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This Week: Hagen Quartet, Hindemith, Monson & Hutchins

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This Week at the Library:

Tuesday, 2/28, 12:00 pm – Hindemith’s Musical Responses to WWI (Lecture)
Wednesday, 3/1, 12:00 pm – Ingrid Monson (Interview)
Friday, 3/3, 6:30 pm – American Luthier: Carleen Hutchins (Lecture)
Friday, 3/3, 8:00 pm – Hagen Quartet (Concert)


Hindemith in uniform with his viola during WWI, ca. 1917-1918 (Fondation Hindemith)
Paul Hindemith in uniform with his viola during WWI, 1918 (Fondation Hindemith)

Tuesday, February 28, 2017 – 12:00 pm [Lecture]
Hindemith’s Musical Responses to WWI

Nicholas Alexander Brown, Music Division

German composer Paul Hindemith was deeply affected by the devastating experience of WWI in European society. He came of age during the war and translated his reflections into poignant musical compositions that address many of the themes that pervade all types of global conflict, including death and loss of innocence. The Library of Congress Music Division holds several Hindemith manuscripts, as well as archival documents that relate to his career. Presented in association with “World War I: American Artists View the Great War” and “Echoes of the Great War: American Experiences of World War I,” Library of Congress special exhibitions.

Visit the Library’s new WWI topic page

Whittall Pavilion, Ground Floor, Thomas Jefferson Building
Free, tickets available


Courtesy of Ingrid Monson
Courtesy of Ingrid Monson

Wednesday, March 1, 2017 – 12:00 pm [Interview]

Ingrid Monson, Library of Congress Jazz Scholar

Jazz curator Larry Appelbaum interviews Library of Congress Jazz Scholar Ingrid Monson. The Quincy Jones Professor of African American Music at Harvard University and interim Dean of Arts and Humanities at Harvard University, Monson is an award-winning author and scholar whose work in jazz, African American music and the music of the African diaspora is greatly respected. Made possible by the Reva and David Logan Foundation.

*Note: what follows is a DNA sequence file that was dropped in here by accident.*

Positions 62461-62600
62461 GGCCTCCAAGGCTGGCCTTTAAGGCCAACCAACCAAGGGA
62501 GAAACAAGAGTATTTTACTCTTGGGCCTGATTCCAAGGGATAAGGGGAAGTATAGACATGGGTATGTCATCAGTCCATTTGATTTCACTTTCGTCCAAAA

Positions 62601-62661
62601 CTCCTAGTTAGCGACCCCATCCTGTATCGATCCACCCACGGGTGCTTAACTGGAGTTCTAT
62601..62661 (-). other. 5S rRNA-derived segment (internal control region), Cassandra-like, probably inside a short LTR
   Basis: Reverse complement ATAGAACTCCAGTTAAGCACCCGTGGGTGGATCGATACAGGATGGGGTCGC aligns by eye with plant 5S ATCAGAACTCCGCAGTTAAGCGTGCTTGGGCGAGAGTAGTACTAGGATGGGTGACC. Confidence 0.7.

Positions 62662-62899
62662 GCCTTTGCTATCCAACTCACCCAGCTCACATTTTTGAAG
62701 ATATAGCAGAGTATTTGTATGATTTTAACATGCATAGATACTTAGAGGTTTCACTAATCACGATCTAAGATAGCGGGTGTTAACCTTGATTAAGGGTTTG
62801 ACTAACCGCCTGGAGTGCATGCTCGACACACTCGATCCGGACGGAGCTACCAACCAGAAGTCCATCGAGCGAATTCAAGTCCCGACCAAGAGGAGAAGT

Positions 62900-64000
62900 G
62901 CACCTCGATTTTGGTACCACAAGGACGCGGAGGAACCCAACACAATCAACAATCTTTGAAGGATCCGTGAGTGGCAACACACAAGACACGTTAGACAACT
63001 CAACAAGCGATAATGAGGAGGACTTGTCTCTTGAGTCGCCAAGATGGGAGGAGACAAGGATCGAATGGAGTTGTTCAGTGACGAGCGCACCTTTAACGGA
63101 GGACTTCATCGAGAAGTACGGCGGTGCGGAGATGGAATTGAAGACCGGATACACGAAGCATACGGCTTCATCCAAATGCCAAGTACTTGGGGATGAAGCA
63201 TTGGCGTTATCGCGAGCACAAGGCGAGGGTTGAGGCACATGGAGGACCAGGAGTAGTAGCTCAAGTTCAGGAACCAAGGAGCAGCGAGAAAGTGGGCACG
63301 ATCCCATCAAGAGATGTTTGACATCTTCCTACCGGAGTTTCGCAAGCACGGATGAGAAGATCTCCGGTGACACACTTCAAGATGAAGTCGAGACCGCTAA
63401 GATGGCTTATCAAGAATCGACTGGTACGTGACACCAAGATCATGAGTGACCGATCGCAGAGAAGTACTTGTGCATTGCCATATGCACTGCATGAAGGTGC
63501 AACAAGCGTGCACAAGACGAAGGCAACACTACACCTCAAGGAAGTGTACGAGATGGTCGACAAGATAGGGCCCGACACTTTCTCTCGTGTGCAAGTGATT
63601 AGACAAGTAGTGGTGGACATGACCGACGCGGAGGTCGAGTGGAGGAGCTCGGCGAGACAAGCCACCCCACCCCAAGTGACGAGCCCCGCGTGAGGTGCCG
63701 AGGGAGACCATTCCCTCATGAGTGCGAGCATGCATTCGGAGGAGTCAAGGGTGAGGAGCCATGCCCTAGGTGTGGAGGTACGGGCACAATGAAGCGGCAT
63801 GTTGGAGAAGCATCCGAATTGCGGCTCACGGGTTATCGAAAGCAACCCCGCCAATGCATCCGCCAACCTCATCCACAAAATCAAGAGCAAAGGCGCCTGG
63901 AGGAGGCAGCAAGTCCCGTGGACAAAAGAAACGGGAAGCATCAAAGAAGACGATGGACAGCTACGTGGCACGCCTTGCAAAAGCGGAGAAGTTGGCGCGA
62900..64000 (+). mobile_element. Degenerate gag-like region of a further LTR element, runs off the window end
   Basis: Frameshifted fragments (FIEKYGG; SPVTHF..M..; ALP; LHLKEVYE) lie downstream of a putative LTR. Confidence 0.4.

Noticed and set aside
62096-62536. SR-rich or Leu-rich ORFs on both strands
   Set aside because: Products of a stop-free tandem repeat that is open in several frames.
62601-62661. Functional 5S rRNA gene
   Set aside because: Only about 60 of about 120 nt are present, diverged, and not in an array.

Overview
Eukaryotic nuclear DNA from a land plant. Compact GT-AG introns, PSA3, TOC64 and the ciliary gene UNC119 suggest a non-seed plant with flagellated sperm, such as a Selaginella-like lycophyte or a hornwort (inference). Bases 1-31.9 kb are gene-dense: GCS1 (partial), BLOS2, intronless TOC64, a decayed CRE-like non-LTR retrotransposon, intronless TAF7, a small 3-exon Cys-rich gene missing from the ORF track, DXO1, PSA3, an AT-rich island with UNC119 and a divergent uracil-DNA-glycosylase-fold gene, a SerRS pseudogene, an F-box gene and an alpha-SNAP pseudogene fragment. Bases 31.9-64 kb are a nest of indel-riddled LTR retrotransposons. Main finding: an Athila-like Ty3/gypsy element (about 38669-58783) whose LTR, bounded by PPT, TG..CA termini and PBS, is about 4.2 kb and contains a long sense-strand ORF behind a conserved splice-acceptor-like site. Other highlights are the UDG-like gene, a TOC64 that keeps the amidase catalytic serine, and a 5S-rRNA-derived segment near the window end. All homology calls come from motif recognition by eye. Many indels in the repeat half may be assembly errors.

Whittall Pavilion, Ground Floor, Thomas Jefferson Building
Free, tickets available


Friday, March 3, 2017 – 6:30 pm [Lecture]
American Luthier: Carleen Hutchins – The Art & Science of the Violin

Quincy Whitney, Author

Quincy Whitney discusses her new book, which examines the life and work of Carleen Hutchins, an elementary school science teacher turned luthier, and the violin octets that she created. The violins reside at museums in Europe and the United States. Book signing to follow.

Whittall Pavilion, Ground Floor, Thomas Jefferson Building
Free, no tickets required (limited seating)


Hagen Quartet by Harald Hoffmann
Hagen Quartet by Harald Hoffmann

Friday, March 3, 2017 – 8:00 pm [Concert]
Hagen Quartet

The distinguished Hagen Quartet has held a place in the top tier of the chamber music world for over 35 years, praised for impeccable technique and a beautifully blended, charismatic sound. And its instruments are equally distinguished: a set of Strads with a pedigree from their previous owners, the Cleveland, Tokyo and Paganini quartets.

SCHUBERT | Quartet in E-flat major, D. 87
SHOSTAKOVICH | String Quartet no. 12 in D-flat major, op. 133
BRAHMS | String Quartet in A minor, op. 51, no. 2

Coolidge Auditorium, Ground Floor, Thomas Jefferson Building
Free, tickets required. If the event is listed as sold out, returned tickets may become available until 6:00 pm on Friday, March 3. Keep checking the ticketing page to see if returns are available. If you are unable to secure an advance ticket, use our RUSH program to gain admission at the door. RUSH passes are distributed beginning at 6:00 pm.


Please request ADA accommodations at least five business days in advance by contacting (202) 707-6362 or [email protected].


Around the Library


Baseball’s Greatest Hits: The Music of Our National Game
A Library of Congress Exhibition
February 9-July 22, 2017, 8:30 am-5:00 pm
Performing Arts Reading Room Gallery, LM-113, James Madison Memorial Building

This exhibition features baseball sheet music from the collections of the Music Division at the Library of Congress. Most of these works are original copyright deposits and represent only a small fraction of the more than 400 published songs about baseball in the Music Division’s custody. They illustrate the remarkable congruence between the evolution of the sport from before the Civil War to the present, and the musical counterparts that have chronicled in song baseball’s greatest moments.

Explore the digital exhibit


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